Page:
13 - 15 Months

Month 13: Your toddler’s on top of the world when they make you laugh

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People say a good laugh and a long sleep are the two best cures for anything. A long sleep may not be a luxury you can indulge in right now, but a good laugh we can do 😉

“Kids with a well-developed sense of humor are happier and more optimistic, have higher self-esteem, and can handle differences—their own and others’—better,” says Dr. Mary Gavin with Kids Health.

Around 12 – 18 months, your toddler may show they have a sense of humor. They learn what is typical in their environment and begin to notice when something unexpected happens. As long as it isn’t scary, they may start to see the unexpected as silly and laugh at it.

Their budding sense of humor is a sign of their cognitive, social, and emotional development. Humor requires both sides of the brain—the left side for thinking of a joke, and the right side for appreciating it and laughing. 

HERE ARE SOME IDEAS FOR NURTURING YOUR TODDLER’S SENSE OF HUMOR:

Be silly

Smiling, exaggerated facial expressions, funny noises, and peek-a-boo are all great ways to introduce humor to your toddler. You can also be silly by putting a hat on their foot or pants on their arm while they are getting dressed. Play a game of who can make the silliest face, or put on some music and have a goofy dance party.

Repeat funny happenings with your toddler and laugh with them

A joke never seems to get old at this age. Not only does your toddler enjoy repetition, they want you to laugh along with them again and again. 

Laugh when they do

Acknowledging and reacting to things they find funny builds their sense of connection with you as well as their sense of humor. Laugh along with them at a loud noise or a strawberry that fell on the ground.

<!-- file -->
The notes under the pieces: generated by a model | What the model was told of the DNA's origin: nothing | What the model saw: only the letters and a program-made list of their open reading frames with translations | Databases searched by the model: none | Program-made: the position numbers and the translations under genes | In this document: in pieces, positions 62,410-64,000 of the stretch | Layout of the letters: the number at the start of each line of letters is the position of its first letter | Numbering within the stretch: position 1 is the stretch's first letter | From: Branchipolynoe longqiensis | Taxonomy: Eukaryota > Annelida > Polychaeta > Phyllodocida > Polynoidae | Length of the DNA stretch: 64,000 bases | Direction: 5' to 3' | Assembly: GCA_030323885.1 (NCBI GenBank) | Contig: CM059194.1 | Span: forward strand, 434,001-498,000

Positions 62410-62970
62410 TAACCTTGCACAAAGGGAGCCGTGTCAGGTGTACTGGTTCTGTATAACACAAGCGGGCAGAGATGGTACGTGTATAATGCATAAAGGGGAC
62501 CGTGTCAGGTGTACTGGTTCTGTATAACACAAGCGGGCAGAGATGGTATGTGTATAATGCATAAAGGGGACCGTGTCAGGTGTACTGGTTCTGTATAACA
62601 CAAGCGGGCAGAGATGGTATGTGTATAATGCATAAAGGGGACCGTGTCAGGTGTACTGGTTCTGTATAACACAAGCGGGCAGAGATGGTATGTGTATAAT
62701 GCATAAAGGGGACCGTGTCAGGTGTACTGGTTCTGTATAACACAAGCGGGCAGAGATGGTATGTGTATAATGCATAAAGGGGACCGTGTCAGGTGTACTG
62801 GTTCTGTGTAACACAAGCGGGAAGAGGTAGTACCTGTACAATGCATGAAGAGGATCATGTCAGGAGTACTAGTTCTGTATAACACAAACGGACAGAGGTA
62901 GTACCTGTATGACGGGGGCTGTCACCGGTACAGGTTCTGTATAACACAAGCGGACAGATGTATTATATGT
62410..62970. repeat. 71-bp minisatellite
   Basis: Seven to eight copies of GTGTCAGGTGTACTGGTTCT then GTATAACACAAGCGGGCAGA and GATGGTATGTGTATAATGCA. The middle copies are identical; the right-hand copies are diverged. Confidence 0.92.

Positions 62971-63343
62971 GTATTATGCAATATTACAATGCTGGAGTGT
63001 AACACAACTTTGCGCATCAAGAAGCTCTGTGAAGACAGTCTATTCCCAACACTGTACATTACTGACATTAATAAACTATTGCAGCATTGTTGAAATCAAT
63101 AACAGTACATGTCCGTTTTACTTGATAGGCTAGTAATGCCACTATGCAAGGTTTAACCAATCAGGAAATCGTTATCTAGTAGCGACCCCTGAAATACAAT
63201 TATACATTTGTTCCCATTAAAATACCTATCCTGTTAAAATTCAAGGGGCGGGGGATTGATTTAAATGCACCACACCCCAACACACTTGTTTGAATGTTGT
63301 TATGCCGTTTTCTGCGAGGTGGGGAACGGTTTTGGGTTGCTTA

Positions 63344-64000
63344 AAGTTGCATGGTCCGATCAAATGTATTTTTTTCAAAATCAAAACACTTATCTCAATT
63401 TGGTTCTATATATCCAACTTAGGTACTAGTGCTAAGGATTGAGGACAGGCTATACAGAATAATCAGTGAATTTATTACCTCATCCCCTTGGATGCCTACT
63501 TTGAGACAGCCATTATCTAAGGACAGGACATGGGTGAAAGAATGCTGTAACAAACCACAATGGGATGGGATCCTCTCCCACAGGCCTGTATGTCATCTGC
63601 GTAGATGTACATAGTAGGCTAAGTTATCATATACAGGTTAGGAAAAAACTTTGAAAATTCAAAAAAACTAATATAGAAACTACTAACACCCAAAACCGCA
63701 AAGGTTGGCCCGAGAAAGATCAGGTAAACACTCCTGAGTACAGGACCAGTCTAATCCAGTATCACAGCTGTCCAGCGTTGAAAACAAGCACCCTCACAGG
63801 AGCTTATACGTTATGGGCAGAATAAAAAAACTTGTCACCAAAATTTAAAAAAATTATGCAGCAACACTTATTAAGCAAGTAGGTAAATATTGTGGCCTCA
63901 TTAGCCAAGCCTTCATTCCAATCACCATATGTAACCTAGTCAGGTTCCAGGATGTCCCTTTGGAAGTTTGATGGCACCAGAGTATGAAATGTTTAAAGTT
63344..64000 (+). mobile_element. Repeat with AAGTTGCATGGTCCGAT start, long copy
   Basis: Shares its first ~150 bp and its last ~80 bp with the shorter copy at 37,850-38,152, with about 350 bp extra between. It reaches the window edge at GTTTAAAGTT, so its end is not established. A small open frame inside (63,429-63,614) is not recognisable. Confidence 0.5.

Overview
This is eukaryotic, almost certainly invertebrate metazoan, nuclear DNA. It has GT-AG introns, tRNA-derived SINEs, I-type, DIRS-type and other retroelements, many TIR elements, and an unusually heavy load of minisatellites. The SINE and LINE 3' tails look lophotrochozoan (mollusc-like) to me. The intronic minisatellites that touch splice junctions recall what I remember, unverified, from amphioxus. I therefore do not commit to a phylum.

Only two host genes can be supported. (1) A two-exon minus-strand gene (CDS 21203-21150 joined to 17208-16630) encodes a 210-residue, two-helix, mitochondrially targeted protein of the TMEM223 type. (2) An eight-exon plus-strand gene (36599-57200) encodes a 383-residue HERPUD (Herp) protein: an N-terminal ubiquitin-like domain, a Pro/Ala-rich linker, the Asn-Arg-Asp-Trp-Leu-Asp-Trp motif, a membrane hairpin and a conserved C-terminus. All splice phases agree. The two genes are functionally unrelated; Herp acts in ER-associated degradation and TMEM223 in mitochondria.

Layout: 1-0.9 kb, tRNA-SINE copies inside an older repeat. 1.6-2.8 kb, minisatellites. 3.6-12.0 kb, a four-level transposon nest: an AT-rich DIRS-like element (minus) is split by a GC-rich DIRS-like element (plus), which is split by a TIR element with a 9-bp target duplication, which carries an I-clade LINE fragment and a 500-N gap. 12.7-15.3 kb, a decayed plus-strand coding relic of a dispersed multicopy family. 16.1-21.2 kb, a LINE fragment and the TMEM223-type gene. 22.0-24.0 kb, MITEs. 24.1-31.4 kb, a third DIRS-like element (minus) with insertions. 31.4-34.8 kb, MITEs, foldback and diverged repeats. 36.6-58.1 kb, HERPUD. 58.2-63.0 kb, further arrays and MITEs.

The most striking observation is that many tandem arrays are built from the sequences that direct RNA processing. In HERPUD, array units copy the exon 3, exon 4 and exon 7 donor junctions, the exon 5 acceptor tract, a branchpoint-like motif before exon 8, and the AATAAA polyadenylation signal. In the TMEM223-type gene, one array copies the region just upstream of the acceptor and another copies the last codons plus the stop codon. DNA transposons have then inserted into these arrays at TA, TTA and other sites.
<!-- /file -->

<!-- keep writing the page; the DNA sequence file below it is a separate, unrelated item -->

Read funny books together

The Being Silly mini board book has funny images you can imitate; any books that are silly and goofy promote the enjoyment of reading.

Have fun with sounds

Make goofy sounds and funny noises with your mouth while you play. You can say “whoop” or “whoosh” when your toddler pushes the ball down the track. They may imitate and then you imitate and so on… hang in there with all the repetition and try to have fun. Your toddler is an easy audience!

Every time you are willing to be silly and laugh together with your child, it builds important connections in their brain. If comedy doesn’t come naturally to you, just be playful and laugh. Neuroscientists believe that hearing another person laugh triggers mirror neurons in a region of the brain that makes listeners feel as though they are actually laughing themselves. Laughter really is contagious 😂

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Posted in: 13 - 15 Months, Communication, Social Emotional, Playtime & Activities, Child Development

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